10 tips for building a child’s well being

10 tips for building a child’s well being

Here at Crawford Childcare, Glanmire we take a pro-active approach to supporting a child’s well-being through the curriculum. These 10 ideas used as daily habits will give your child the best chance possible to become a creative confident child.

Be aware of your behaviour: You’re child will do as you do. Do you have minor tantrums when things go wrong? Can you stay calm during difficult situations?

Be willing to say no: Children will naturally ask for things they can see. Saying “no” will give them an opportunity to deal with disappointment and to learn impulse control.

Start coaching: Coaching your child will help them to be more responsible. Instead of “Get your hat and gloves”, you could ask “What do you need to wear to crèche?”. Constantly telling your child what to do does not help them to develop confidence and responsibility.

Think about your responses: Most problems in families get bigger when parents respond to them in a way that makes the problem worse. If your child makes a mistake, remember how crucial it is for you to have a calm, reasoned response.

Get your child involved: Research suggests that children who are involved in household tasks from an early age tend to be happier and more successful. They are made to feel that they are an important part of the family. Children want to belong and to feel that they are valued.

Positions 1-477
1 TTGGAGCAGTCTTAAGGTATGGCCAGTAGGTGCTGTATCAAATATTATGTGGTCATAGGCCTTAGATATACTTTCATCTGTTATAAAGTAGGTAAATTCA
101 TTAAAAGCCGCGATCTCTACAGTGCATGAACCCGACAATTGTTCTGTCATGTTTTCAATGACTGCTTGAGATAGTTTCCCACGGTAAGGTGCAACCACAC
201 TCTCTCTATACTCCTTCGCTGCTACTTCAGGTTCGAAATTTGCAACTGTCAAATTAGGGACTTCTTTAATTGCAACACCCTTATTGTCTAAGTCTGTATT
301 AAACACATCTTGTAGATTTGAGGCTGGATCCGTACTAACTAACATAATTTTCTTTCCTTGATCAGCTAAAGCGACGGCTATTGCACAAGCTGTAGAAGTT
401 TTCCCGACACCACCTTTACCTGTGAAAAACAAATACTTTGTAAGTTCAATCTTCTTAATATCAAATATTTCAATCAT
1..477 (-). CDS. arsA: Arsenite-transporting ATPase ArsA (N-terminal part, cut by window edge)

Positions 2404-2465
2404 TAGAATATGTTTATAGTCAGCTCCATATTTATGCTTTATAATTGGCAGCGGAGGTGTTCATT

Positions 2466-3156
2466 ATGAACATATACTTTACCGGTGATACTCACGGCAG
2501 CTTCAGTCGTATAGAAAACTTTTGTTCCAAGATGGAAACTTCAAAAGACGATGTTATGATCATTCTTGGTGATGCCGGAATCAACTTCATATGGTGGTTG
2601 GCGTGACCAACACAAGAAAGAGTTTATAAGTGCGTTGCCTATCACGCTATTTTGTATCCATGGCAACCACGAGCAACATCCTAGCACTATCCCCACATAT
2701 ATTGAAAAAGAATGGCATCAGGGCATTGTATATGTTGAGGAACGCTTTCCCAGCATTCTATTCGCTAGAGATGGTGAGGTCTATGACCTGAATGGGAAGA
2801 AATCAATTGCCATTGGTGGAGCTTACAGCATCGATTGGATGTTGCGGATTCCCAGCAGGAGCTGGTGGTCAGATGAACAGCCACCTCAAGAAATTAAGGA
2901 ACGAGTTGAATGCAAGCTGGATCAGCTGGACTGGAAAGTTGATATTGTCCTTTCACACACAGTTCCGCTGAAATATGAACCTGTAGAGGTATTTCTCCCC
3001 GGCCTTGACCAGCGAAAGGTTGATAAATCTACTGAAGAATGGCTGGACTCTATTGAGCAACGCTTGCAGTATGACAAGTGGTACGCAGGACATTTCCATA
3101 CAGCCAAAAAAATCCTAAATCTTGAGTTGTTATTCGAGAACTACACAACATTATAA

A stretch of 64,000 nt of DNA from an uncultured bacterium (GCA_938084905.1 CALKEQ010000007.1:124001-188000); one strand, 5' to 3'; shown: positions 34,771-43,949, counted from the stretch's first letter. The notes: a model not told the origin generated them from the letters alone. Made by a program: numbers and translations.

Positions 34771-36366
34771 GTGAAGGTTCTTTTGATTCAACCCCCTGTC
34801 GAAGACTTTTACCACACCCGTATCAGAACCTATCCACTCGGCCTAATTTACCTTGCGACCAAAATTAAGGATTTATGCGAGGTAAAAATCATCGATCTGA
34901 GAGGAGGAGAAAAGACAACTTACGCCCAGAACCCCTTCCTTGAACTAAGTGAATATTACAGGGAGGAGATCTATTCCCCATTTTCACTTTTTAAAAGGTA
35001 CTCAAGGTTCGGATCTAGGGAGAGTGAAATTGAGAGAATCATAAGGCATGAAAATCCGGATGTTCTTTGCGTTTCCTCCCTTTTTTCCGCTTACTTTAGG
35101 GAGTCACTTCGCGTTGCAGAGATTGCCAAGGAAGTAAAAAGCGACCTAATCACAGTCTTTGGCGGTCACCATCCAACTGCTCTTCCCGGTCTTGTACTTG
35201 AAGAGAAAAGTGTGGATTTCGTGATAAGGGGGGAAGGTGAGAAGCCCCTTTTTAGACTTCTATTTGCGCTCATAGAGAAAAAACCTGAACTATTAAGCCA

Encourage play: Playing actively rather than sitting in front of a screen will help your child develop creativity and problem solving skills. Allow your child time to play. It is also advisable to monitor what your child watches as some elements of the mass media can encourage negative behaviour.

Let your child know what type of behaviour you like: If you notice your child doing something which is uncaring, tell them. Rather than saying “You’re not nice” say something like “When you took your brother’s toy, it made him cry. That wasn’t a nice thing to do. It would be nice if you shared your toys with him and I know he would like that too.” If your child learns that caring behaviour is important to you, these behaviours are likely to become important to your child.

Talk about feelings as a family: Help your child identify what they feel by being specific with your questions. It is often helpful to ask, “Are you feeling sad?” or “Are you feeling angry?” Pay attention to your child’s response to your questions. Your goal is to help your child identify and deal with their feelings and to work through them.

Don’t try to distract your child from their feelings: Don’t belittle your child when they are hurt by saying for example “A little scratch like that doesn’t hurt”, or “Big boys don’t cry”. Acknowledge, empathise, let your child show you what happened and give them time to deal with it.

See your child as wonderful: There is no greater way to create emotional literacy than to see your child as wonderful and capable. Every child has their own unique talents and sharing these will increase their sense of self worth.

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